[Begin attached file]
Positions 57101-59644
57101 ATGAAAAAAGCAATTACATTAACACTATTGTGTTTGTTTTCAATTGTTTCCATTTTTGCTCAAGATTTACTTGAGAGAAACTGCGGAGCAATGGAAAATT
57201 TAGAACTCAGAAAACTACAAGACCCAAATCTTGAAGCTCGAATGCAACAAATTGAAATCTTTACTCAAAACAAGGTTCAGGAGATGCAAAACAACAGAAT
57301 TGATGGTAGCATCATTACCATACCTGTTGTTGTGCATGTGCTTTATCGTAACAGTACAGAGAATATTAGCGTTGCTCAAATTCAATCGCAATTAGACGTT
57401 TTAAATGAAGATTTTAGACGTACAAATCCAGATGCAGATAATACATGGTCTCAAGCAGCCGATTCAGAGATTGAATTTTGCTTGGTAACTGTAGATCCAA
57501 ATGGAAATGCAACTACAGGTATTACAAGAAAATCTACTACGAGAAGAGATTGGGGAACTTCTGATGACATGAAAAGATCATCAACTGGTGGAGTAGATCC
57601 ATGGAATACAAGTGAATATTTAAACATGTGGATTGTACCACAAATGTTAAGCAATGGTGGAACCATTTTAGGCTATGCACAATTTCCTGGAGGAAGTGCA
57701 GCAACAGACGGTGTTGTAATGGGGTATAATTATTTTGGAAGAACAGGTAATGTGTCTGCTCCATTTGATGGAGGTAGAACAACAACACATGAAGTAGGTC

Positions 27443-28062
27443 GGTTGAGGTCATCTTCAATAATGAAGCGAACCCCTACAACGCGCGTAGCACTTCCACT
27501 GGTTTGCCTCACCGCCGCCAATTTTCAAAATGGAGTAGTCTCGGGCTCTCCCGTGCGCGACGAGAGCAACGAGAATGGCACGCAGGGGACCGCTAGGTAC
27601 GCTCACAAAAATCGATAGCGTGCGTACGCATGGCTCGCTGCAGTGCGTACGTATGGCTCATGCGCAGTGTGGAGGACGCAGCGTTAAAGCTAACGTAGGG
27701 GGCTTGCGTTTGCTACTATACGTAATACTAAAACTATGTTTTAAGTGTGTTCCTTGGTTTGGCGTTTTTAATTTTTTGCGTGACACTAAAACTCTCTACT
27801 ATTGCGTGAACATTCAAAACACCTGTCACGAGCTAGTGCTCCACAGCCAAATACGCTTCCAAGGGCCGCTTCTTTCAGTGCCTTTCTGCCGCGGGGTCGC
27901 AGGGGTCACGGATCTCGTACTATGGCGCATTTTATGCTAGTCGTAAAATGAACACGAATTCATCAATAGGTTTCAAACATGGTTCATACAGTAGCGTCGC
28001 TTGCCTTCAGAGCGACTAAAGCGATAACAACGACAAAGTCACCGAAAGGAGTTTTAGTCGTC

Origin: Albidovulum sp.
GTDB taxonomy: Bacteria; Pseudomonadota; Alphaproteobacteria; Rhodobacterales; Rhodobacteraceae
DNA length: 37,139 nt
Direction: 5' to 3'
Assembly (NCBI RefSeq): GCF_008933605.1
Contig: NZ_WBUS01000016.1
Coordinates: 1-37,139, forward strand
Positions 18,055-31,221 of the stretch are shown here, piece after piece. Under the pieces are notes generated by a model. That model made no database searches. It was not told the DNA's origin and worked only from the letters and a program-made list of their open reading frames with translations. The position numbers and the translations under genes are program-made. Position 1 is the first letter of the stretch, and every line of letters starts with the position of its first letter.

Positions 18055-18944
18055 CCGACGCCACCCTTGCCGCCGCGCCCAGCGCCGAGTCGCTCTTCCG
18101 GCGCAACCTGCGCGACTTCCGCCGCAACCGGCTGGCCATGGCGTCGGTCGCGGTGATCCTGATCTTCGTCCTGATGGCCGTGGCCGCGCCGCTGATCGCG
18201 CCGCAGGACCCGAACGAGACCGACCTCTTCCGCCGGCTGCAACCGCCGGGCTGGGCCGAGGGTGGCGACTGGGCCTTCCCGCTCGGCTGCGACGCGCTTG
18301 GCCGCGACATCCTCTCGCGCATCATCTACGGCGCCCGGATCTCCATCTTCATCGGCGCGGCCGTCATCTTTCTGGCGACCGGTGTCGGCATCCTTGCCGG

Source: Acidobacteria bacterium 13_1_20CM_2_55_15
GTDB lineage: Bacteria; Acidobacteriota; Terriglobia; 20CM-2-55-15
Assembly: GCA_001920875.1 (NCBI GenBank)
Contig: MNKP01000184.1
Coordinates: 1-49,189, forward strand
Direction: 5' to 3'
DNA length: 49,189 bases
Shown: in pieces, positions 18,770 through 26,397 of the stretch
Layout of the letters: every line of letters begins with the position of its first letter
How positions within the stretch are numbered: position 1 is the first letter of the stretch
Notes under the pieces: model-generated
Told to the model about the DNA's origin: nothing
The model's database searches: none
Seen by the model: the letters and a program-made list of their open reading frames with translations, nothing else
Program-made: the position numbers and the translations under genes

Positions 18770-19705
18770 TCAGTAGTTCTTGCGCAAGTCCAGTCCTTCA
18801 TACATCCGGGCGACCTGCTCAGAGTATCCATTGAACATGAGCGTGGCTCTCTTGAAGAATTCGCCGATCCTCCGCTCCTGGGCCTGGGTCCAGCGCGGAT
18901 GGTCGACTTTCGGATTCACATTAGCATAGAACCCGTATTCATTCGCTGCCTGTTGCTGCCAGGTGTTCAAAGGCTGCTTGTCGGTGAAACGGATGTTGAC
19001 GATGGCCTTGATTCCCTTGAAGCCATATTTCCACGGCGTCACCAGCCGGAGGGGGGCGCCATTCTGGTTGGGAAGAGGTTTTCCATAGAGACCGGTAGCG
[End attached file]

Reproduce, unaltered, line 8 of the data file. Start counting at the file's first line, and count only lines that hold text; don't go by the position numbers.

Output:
57701 GCAACAGACGGTGTTGTAATGGGGTATAATTATTTTGGAAGAACAGGTAATGTGTCTGCTCCATTTGATGGAGGTAGAACAACAACACATGAAGTAGGTC